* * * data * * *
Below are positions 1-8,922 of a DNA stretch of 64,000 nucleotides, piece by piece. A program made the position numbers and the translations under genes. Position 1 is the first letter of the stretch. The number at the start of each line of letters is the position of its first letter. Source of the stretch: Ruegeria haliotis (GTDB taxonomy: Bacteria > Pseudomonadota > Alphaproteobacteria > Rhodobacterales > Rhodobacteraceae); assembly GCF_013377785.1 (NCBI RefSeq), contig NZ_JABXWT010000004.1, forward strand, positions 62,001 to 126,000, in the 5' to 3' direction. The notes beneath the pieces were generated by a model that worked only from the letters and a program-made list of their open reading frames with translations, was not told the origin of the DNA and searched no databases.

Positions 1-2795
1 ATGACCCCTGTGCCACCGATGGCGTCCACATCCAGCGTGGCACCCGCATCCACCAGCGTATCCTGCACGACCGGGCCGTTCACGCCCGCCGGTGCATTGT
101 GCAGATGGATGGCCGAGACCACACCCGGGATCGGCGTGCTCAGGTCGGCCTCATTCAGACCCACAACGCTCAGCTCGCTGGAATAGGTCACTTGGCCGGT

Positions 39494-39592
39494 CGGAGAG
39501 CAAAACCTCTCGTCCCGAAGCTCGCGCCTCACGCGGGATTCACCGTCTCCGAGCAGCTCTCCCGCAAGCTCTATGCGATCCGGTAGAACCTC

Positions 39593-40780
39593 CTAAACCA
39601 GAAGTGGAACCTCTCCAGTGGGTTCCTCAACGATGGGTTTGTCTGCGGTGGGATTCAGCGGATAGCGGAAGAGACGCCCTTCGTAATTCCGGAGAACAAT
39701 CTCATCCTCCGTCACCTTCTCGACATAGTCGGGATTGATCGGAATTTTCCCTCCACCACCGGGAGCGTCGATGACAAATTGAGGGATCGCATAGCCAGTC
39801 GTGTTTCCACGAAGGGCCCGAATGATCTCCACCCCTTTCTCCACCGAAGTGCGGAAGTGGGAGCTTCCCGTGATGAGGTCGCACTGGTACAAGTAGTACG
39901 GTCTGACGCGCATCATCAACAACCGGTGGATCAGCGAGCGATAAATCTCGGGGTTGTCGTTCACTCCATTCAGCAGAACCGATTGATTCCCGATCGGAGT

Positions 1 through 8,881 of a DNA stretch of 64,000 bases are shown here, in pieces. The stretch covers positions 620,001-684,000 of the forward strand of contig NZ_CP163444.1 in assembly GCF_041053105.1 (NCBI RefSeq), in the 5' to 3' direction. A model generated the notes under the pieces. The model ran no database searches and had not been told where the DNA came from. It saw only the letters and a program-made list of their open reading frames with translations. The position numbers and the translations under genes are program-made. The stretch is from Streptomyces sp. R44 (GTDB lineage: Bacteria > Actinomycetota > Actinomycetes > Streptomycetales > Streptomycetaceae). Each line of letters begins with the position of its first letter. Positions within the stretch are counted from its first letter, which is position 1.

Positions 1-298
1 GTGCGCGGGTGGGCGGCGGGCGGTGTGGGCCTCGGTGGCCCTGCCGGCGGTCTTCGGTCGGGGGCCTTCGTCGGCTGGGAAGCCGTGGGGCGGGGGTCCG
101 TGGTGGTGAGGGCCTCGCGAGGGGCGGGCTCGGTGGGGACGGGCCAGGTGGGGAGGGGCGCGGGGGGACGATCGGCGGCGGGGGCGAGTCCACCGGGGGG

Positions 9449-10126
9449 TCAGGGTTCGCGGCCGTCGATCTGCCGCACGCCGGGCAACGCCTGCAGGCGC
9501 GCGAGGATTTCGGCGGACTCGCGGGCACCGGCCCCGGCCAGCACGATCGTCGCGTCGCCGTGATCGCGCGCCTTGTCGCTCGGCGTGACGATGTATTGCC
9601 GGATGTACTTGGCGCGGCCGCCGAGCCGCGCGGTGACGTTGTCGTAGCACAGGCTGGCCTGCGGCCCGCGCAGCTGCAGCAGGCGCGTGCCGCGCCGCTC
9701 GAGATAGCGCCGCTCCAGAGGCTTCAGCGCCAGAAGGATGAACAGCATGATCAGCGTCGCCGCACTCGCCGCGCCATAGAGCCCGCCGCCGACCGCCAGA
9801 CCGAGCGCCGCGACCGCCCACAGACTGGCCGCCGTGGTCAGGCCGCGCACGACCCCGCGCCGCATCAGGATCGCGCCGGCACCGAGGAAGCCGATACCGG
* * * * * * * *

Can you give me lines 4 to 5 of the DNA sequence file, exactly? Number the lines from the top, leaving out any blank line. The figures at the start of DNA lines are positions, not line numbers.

101 GCAGATGGATGGCCGAGACCACACCCGGGATCGGCGTGCTCAGGTCGGCCTCATTCAGACCCACAACGCTCAGCTCGCTGGAATAGGTCACTTGGCCGGT

Positions 39494-39592